The tussle over Twitter in the US provides food for thought for Australian boards faced with change-of-control decisions, writes Professor Pamela Hanrahan.
When sectors and economies are in transition, change-of-control transactions increase. PwC recently reported that the number of announced mergers and acquisitions (M&A) deals in 2021 exceeded 62,000 globally and publicly disclosed deal values reached US$5.1 trillion. This included 130 megadeals with a deal value greater than US$5b. PwC put this down to “intense demand for technology, and for digital and data- driven assets, and the pent-up deal-making demand from 2020”.
In Australia in 2022, we can add a wave of demergers and divestments in industries that are exposed to climate transition risks, and ongoing rationalisation and consolidation in superannuation funds and other parts of the non-bank financial sector.
Boards may seek these deals or have them thrust on them. Either way, in public companies, directors can quickly find themselves navigating highly technical legal requirements, either in the takeovers code or for implementing schemes of arrangement. Disclosure burdens are significant. Competition considerations and foreign investment controls may come into play.
Change-of-control transactions in privately held businesses also have their complexities. The decision by a founder or controller to sell a private business or accept outside capital can trigger fiduciary obligations to other shareholders, especially in quasi-partnerships or family companies where some owners have more information than others.
In major deals, the boards of bidders, targets and institutional owners are increasingly confronted with a range of stakeholder interests and concerns that extend well beyond the price at which control of the business or asset changes hands.
Elon Musk’s recent bid for control of Twitter Inc in the US shows how complex and sensitive these transactions can be. Musk’s publicly stated aim for the bid was not primarily financial — it was to change the way in which Twitter functions as a “platform for free speech around the globe”. Media reports indicate he planned to loosen Twitter’s content moderation policies and retreat from measures to expel bad actors from the platform. The broader political and social implications of the bid are obvious.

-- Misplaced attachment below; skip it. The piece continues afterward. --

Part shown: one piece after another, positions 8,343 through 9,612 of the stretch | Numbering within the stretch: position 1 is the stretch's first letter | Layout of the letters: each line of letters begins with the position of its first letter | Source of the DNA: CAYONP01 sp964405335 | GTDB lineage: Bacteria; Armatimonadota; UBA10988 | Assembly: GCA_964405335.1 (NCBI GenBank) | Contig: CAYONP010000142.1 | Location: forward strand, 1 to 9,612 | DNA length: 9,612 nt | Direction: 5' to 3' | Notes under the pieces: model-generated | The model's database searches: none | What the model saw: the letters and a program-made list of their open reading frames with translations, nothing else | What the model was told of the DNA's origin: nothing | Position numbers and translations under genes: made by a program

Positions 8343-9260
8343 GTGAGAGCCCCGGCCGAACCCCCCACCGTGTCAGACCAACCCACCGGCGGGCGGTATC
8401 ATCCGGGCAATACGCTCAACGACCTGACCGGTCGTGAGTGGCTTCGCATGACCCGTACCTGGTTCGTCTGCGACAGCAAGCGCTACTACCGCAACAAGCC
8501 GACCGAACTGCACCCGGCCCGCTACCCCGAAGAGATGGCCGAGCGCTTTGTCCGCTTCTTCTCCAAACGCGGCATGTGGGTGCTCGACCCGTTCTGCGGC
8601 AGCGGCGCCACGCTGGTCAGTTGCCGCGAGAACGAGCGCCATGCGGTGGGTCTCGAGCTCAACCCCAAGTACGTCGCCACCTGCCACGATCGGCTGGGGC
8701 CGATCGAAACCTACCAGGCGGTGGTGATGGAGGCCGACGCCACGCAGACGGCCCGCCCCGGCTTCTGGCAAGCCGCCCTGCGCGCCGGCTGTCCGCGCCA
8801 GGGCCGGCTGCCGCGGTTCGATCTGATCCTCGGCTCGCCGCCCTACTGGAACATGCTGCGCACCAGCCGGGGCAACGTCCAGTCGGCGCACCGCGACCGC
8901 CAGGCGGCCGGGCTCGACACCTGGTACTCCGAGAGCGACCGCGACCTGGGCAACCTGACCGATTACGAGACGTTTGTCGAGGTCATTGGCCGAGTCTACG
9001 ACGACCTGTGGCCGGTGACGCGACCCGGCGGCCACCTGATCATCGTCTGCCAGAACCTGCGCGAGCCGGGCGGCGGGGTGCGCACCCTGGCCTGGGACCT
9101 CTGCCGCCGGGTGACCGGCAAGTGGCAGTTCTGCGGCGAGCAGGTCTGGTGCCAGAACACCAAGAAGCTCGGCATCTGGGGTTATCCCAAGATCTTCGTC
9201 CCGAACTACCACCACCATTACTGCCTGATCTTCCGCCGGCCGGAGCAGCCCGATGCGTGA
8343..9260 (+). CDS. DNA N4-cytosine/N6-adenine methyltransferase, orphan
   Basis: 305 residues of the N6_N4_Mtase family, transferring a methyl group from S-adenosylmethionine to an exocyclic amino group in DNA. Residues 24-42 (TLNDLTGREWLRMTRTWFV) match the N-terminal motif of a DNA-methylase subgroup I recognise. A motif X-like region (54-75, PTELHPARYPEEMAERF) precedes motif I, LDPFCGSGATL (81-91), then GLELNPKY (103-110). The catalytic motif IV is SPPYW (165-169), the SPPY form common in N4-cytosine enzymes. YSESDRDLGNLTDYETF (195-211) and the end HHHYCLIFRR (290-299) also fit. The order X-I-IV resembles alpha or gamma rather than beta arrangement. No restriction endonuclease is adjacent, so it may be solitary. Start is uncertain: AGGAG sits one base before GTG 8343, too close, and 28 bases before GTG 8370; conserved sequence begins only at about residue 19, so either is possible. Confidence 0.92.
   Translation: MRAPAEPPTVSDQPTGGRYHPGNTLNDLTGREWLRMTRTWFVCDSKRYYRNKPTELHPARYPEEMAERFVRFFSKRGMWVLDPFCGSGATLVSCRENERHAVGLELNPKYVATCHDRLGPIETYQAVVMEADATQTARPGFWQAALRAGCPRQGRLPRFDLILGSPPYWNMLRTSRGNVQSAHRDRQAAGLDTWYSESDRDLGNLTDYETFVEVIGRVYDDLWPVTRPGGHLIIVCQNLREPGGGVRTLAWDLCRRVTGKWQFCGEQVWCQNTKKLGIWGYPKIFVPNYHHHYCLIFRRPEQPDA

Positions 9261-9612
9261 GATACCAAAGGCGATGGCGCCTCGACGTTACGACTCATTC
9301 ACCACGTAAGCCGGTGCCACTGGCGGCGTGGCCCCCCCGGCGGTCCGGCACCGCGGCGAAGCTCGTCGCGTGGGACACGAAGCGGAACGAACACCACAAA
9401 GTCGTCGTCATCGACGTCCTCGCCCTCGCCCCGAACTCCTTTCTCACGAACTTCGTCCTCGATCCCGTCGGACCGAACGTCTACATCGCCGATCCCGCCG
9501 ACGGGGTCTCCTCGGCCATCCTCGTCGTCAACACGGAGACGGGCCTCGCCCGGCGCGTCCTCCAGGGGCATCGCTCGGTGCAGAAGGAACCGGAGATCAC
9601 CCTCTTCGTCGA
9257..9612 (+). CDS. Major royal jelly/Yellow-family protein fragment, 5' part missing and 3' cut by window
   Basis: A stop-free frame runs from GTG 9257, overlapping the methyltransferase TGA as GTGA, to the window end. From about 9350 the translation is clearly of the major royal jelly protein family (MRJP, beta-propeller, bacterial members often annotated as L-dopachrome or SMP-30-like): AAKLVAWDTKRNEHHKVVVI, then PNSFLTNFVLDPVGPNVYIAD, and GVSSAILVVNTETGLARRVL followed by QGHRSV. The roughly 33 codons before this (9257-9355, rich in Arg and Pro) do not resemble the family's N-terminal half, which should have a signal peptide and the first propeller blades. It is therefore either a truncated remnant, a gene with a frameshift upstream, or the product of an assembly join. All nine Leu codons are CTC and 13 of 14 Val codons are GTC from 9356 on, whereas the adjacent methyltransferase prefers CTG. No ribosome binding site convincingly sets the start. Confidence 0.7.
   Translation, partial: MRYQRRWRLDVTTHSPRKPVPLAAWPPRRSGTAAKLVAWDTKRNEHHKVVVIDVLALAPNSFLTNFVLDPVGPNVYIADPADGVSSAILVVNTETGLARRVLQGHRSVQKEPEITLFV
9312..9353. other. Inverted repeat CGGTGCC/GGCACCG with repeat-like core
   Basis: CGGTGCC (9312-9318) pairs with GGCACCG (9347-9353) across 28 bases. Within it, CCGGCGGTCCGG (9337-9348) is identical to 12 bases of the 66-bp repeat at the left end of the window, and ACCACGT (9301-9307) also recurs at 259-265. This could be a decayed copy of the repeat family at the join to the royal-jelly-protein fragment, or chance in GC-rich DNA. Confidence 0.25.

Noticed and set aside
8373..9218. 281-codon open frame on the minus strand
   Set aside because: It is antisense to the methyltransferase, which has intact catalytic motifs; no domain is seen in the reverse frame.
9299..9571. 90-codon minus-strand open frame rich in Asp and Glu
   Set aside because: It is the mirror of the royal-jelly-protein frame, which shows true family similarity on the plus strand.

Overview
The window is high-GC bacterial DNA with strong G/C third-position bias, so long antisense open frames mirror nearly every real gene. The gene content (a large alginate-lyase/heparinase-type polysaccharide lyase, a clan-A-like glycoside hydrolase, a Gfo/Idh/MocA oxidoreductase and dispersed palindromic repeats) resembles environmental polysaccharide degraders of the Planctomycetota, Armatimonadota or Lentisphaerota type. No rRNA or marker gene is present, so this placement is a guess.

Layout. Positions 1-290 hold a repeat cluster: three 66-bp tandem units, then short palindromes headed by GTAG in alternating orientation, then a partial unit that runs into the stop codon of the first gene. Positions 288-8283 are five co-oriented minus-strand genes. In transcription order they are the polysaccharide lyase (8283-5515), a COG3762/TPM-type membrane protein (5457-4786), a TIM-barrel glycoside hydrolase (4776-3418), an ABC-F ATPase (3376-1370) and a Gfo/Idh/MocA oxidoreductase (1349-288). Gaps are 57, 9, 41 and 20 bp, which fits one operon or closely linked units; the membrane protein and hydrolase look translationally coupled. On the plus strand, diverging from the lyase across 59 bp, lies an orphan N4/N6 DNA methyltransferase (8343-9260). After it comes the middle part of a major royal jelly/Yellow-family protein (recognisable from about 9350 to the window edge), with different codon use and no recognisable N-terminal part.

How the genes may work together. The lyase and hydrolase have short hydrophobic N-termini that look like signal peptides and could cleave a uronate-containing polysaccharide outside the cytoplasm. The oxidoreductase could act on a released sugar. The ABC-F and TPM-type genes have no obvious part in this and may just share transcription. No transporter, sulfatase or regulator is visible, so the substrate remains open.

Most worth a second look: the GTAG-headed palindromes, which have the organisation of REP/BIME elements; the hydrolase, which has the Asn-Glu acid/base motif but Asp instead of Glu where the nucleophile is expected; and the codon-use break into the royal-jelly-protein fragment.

In May, a Florida pension fund commenced class action proceedings in the Delaware courts contesting the US$44b transaction on technical grounds in Orlando Police Pension Fund v Twitter Inc et al (Delaware Chancery Court No. 2022- 0396).
The court documents include a fascinating narrative of the early stages of the Twitter bid. Musk began acquiring shares (referred to in the US as “common stock”) in Twitter, which was listed on the New York Stock Exchange, in January 2022. In early April, he filed a (late) notice with the US Securities and Exchange Commission showing that he had acquired beneficial ownership of 9.2 per cent of the company. That same day, he and Twitter agreed that he would join the board, with a standstill agreement capping his holding at 14.9 per cent.
Four days later, the deal was off. On 13 April, Musk wrote to the chair of Twitter saying that he would make a bid to buy 100 per cent of the stock and take Twitter private. On 15 April, the Twitter board responded by adopting a “poison pill” defence, which gave other stockholders the right to acquire additional stock at a discount if Musk moved beyond 15 per cent. This was intended to frustrate Musk’s ambitions. At this point, Twitter co-founder and director Jack Dorsey broke ranks, tweeting on 16 April that the board had “consistently been the dysfunction of the company” and falling in behind Musk.